Love the Sweater Anyway

Love the Sweater Anyway

“The day after Christmas: When we all have two more ugly sweaters.” ~Craig Kilborn

I hope you had a relaxing, joyous holiday! I’m on the road today, so here’s a popular repeat from the past, a day after boxing Day.

I will be visiting with extended family members, one of whom, my mother, has gifted me with a few sweaters over the years, some of which either didn’t fit or I wouldn’t wear. I’m grateful she’s still alive for me to love her anyway.

~    ~    ~    ~    ~    ~    ~

The term “Boxing Day” originated in the Middle Ages when it was a custom to give servants a box containing gifts the day after Christmas.

On December 26th servants would take wooden boxes to work so that their employers could fill those boxes with money or food in return for their good and reliable service throughout the year.

Think about that as you put on that sweater your mother gave you (or your wife, child, or friend, though the term “friend” is questionable if they gave you one of “those” sweaters).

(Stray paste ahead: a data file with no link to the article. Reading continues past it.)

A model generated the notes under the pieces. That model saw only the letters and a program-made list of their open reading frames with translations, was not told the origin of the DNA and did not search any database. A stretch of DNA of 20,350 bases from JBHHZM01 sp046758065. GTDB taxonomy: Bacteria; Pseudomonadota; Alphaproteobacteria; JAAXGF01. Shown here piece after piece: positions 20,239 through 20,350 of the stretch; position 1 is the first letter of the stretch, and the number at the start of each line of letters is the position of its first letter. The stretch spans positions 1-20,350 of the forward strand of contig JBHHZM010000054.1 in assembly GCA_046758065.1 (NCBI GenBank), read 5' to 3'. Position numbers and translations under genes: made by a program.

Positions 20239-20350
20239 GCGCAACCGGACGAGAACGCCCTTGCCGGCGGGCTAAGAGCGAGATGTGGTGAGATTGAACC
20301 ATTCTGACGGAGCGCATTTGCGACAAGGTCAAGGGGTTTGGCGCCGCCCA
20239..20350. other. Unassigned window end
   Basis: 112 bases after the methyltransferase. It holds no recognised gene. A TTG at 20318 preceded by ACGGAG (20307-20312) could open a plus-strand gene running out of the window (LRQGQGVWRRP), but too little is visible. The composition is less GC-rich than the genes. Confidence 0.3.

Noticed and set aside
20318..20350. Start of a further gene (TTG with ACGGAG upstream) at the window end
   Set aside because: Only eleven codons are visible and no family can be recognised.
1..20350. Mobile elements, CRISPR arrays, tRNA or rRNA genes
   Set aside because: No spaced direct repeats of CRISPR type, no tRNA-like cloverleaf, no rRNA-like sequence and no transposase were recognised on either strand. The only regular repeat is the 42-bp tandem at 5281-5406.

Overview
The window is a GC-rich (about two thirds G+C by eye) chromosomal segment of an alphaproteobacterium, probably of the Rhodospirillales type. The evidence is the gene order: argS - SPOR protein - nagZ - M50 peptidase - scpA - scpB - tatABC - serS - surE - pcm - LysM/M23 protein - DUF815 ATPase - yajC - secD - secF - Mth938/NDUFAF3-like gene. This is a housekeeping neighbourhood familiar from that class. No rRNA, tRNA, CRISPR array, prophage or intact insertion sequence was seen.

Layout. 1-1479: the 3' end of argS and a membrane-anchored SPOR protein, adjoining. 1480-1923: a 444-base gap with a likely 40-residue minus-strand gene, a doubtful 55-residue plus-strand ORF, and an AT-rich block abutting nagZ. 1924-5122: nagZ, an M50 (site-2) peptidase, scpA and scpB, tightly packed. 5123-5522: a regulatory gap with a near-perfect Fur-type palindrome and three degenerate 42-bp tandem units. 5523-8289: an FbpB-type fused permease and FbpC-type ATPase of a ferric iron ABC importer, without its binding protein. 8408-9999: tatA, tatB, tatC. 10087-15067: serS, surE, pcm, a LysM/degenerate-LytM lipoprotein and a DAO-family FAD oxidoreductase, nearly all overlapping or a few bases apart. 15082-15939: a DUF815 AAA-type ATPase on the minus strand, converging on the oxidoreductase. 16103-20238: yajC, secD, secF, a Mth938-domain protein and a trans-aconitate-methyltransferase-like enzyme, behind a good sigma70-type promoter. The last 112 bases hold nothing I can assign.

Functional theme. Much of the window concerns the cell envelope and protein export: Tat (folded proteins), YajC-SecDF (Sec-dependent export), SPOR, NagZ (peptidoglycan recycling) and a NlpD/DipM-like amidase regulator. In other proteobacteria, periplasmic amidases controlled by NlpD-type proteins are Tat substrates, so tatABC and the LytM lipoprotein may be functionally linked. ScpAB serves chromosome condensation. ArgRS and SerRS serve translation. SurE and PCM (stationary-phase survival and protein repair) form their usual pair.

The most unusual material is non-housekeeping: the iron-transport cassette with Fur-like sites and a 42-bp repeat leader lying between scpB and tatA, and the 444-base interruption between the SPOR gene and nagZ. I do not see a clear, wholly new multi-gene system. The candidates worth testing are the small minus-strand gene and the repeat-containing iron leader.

And be grateful that person is still alive and able to give you a sweater.

That, or maybe your “good and reliable” service fell short this this year.

Either way, love the sweater.

Love the sweater.

Love it anyway.


Stay connected with our Monday Morning Message

Cynthia Barlow

Founder Cynthia Barlow

Facilitator, Author, Coach

Helping businesses build their people

When your people have the skills to communicate more effectively, they can connect more easily and collaborate more productively. Not only on the job, but also in life.

Communication, Connection, and Collaboration—the three “C’s”—are the cornerstones of all successful businesses. They are the result of Emotional Intelligence in action.

More details can be found in my recent best seller with co-author Jennifer Eggers:
Resilience: It’s Not About Bouncing Back

The power of resilience within organizations can transform an average company into a powerhouse. Yet, even in times of rapid disruptive change, there is no manual for building resilient organizations. This book is that manual.

“If you  want to build more resilience intentionally—personally and professionally—read this book.
Fran Karamousis, Chief  of Research, Gartner


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